{the honeybee saga} Returning to the Hives

How the hives looked when I got out there. Each had 3 medium hive bodies over the winter.
How the hives looked when I got out there. Each had 3 medium hive bodies over the winter.

This week I could finally go out and check on my bees since I buttoned them up in the fall. I went out with some jugs of sugar syrup and the feeder boxes. Some people feed their bees all winter, but where my two hives are located I couldn’t really get to them all winter. Also, I left them a bunch of their own honey to feed on, since I knew I would be able to get out there for some time.

I really didn’t know what to expect. Both hives had some hive beetles in them at the end of last season. This isn’t a death sentence, but it’s also not ideal. When I left them in the fall I crossed my fingers and toes that they could overcome the beetles during winter. I hoped for a lot of things really, but then I left it all to chance.

I had to get my truck fixed up before I could even get out there. I needed four new tires (which aren’t cheap when they’re for a truck!) and a new battery. I picked up the truck yesterday and ran home to get my bee equipment so I could go out to see the bees before my fiddle lesson.

Right now it’s Mud Season. Do you have a Mud Season where you are? It’s really crazy and gross here at the moment. If my truck didn’t have 4-wheel-drive I’d still be stuck out a my friend’s farm. Seriously, even with the extra power I had a few scary moments.

Everything looks a little "blah" outside right now.
Everything looks a little “blah” outside right now.

When I finally got out there I put my ear to each hive and knocked. Nothing from the first one. Absolutely nothing. I could hear a faint buzzing from the second but not the loud roar you’d hear in summer.

I pulled out the feeder boxes and syrup and filled the first one and made sure it was right next to the hive. It was a bit chilly and windy and I wanted to work quickly to keep the bees safe. I pulled off the lid and inner cover and there were some bees. One even came out and “pinged” me on my veil. I was elated. I put on the feeder box, inner lid, and cover and went over to the other hive.

I knocked again. Nothing. I opened the lid. Nothing. There were a few bees stuck in the comb, but most are probably scattered on the bottom of the hive. I wasn’t able to do a full inspection so I’m not sure yet why they died. The reality is I might never really know.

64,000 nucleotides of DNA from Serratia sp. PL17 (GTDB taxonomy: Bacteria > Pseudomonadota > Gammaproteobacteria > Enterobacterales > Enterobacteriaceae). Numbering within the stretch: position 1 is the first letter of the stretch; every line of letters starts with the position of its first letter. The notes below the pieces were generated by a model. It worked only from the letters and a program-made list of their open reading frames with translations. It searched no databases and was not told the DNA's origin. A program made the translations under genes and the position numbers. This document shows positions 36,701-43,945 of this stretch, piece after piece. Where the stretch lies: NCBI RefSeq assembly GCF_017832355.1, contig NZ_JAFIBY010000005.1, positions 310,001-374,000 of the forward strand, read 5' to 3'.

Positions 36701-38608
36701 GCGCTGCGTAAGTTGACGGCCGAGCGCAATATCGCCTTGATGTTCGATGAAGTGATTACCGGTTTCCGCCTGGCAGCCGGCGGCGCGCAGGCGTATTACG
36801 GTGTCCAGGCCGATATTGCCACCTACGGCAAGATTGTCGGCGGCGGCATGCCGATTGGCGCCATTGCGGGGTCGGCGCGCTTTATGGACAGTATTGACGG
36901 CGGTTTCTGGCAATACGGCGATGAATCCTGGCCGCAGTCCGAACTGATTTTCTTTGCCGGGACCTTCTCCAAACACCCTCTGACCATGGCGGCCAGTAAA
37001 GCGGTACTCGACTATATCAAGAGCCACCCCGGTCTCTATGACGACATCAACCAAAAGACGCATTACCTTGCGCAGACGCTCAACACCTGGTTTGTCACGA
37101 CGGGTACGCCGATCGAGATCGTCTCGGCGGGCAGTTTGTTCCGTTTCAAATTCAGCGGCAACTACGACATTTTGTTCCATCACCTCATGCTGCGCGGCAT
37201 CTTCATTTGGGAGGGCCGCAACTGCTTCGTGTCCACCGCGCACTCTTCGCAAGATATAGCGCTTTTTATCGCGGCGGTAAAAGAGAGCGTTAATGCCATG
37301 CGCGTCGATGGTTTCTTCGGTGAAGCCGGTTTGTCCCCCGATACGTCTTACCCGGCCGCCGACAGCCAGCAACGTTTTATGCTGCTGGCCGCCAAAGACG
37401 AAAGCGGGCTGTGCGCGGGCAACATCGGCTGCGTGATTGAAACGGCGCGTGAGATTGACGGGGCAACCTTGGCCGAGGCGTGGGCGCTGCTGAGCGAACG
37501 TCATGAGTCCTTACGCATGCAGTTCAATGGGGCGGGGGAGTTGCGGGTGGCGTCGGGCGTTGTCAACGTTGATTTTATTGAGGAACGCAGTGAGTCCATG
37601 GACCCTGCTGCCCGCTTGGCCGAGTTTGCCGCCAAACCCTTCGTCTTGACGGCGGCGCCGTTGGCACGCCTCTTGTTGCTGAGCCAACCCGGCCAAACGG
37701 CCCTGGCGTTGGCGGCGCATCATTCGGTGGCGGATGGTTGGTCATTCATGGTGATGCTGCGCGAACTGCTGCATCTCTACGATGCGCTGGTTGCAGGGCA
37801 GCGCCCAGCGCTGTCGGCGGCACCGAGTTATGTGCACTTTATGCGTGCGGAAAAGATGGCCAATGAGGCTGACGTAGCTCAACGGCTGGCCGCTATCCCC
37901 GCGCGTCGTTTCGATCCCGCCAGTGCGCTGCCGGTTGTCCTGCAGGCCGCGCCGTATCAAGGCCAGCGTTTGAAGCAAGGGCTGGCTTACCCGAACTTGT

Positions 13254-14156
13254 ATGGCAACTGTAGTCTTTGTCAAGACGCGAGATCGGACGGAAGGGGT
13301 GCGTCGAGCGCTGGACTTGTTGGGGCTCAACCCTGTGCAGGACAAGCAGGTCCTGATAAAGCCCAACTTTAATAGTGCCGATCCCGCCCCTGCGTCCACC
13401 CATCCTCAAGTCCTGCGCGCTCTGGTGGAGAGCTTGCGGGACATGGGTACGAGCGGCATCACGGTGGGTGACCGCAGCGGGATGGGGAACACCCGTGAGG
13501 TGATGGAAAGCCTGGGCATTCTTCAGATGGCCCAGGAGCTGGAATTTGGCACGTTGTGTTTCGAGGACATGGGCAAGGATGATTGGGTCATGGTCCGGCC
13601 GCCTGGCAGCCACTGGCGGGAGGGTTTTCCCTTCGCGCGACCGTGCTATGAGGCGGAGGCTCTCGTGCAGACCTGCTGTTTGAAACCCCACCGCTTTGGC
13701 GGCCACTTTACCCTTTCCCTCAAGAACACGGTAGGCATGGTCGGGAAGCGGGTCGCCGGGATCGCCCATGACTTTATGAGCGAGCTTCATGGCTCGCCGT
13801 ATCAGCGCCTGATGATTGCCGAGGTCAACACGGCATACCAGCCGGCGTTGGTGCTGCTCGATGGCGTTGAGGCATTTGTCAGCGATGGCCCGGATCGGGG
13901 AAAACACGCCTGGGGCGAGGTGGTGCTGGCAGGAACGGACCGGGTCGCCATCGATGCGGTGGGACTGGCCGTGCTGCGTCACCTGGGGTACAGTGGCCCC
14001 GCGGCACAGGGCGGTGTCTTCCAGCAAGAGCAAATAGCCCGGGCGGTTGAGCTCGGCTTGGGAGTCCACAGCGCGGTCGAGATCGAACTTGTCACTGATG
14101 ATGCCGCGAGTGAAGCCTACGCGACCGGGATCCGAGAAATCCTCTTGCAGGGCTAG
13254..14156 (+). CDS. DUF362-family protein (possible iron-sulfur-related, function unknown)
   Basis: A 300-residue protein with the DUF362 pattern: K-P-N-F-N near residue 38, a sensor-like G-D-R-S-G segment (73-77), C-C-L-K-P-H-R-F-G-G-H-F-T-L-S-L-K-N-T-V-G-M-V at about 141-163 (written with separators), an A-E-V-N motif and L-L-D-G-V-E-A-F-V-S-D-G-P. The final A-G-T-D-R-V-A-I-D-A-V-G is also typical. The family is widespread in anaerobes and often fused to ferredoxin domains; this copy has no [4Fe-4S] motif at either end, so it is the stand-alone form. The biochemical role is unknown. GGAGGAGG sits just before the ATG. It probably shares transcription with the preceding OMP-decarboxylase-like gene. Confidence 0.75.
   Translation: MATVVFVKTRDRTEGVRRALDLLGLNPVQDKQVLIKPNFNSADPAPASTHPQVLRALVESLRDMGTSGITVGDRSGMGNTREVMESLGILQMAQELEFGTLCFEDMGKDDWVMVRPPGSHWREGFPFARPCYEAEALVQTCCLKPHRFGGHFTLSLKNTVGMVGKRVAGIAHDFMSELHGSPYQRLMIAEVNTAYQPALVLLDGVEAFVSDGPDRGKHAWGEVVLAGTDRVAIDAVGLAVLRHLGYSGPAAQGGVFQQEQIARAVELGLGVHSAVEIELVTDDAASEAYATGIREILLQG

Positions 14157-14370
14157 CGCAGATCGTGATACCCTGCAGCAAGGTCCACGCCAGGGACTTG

The hive on the left has its feeder box on it now. It's made of heavy styrofoam and is filled with sugar syrup for the bees to eat until things begin to flower.
The hive on the left has its feeder box on it now. It’s made of heavy styrofoam and is filled with sugar syrup for the bees to eat until things begin to flower.

The living hive ended up getting the remaining syrup. The loss of the other hive ended up being their gain.

I felt a bit sad and defeated yesterday. Don’t get me wrong, I was very happy that one hive made it, but a lot of time and money was put into that other hive. I also had grand plans for this summer. I hoped they’d regain momentum and I’d be able to split them out and create a new hive. That won’t happen now.

But self pity won’t move this fledgling farm ahead. I already put my order in for more bees. It’s horrible to wonder if I was the cause of that hive’s demise. I know they are insects and it probably seems foolish to mourn for them, but they really are incredible creatures. However, now is not the time to lose sleep over it. I can’t bring them back to life, I can only hope next winter is a little easier on my ladies.

All bottled up!
All bottled up!

Interested in keeping bees?

Erika’s Honeybee Sage is FILLED with great beginner information & links.
Here are Erika’s other Honeybee Saga Installments:

Part One: Let’s Start from the Beginning
Part Two: The Bees Have Arrived!
Part Three: Of Honey & Hope



7 Comments Add yours

  1. We have always kept one hive in our backyard. This may be the second year out of five or six winters that we have been able to keep the hive alive and well. We weren’t queenright for a couple winters, and just dead for a couple winters. We’re at 47 deg F and sunny today, and the girls seem very numerous and crazily flying around here — we’re in central Iowa. Wishing your hive the best —

  2. mawarre says:

    Where I live (my friends have bees) the weather never gets cold enough to even have to consider what you have to do with your bees over the winter. I hope you can get a new hive buzzing (sorry for the pun). I’ loving reading about the spring awakening where you all live and compare it with the suddenly crisp autumn mornings and blessed relief from humidity that we are experiencing in this part of the world.

  3. Erika T. says:

    Thanks to the both of you! Yeah it’s a little tricky here with the cold. On the flipside I don’t want to have them so bundled so that they overheat if the weather is more mild. This is why I’m doing more of them this next year in a place I can get to more easily in winter. I’m still so glad that the one was ok though.

  4. My condolences! We live in Northern VA, and our landlord also had his two hives die this winter. Like you said, we have no idea why; it was a chilly winter at times, but it was never below freezing for a long period of time and the combs were chock full of honey. I guess we’ll never know…

  5. lauralayne says:

    I have always wanted to visit a place that makes honey. It is so fascinating! This is so cool that you are doing it in your backyard. Maybe one day, I will be adventurous enough to try and and use your tips!

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    web as compared to textbooks, as I found this piece of writing at this web page.

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